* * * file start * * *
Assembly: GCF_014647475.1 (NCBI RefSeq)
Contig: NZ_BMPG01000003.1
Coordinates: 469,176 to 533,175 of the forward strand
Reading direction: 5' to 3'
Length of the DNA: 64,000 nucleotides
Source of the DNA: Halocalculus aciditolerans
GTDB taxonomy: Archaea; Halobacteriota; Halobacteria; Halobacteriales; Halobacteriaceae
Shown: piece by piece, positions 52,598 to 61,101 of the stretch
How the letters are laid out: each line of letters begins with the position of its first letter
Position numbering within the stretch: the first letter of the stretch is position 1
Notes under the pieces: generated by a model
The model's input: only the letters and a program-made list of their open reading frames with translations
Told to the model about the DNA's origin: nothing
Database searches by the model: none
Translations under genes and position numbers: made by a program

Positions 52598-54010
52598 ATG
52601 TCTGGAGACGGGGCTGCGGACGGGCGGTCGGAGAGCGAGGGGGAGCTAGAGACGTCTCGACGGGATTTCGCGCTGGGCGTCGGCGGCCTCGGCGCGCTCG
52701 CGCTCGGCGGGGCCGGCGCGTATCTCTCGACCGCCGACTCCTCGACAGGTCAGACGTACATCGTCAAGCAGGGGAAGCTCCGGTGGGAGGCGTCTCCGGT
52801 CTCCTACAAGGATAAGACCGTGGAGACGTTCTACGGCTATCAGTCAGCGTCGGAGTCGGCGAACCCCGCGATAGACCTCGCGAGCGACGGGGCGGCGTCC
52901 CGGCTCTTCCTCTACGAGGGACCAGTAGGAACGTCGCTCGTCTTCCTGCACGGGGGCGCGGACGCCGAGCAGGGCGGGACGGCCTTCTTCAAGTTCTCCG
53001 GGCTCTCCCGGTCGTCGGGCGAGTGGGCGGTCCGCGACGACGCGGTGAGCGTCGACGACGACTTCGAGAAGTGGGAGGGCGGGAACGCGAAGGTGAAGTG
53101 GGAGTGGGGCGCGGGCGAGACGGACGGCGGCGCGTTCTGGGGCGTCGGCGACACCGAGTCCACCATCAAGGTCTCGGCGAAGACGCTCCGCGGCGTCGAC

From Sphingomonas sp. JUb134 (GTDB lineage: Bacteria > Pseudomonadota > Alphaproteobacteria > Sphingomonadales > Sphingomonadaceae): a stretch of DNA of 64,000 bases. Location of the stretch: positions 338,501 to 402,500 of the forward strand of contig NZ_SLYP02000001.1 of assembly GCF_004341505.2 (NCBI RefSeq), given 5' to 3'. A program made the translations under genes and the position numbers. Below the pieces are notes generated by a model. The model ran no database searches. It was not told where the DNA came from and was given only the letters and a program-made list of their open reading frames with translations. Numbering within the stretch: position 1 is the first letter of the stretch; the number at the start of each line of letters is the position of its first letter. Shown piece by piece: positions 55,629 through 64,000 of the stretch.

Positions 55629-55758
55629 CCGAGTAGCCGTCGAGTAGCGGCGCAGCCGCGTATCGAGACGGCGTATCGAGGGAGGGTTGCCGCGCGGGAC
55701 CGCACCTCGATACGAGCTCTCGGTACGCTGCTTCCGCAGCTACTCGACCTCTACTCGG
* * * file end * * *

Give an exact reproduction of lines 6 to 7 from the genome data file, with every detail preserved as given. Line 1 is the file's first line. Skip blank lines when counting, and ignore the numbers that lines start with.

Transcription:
Source of the DNA: Halocalculus aciditolerans
GTDB taxonomy: Archaea; Halobacteriota; Halobacteria; Halobacteriales; Halobacteriaceae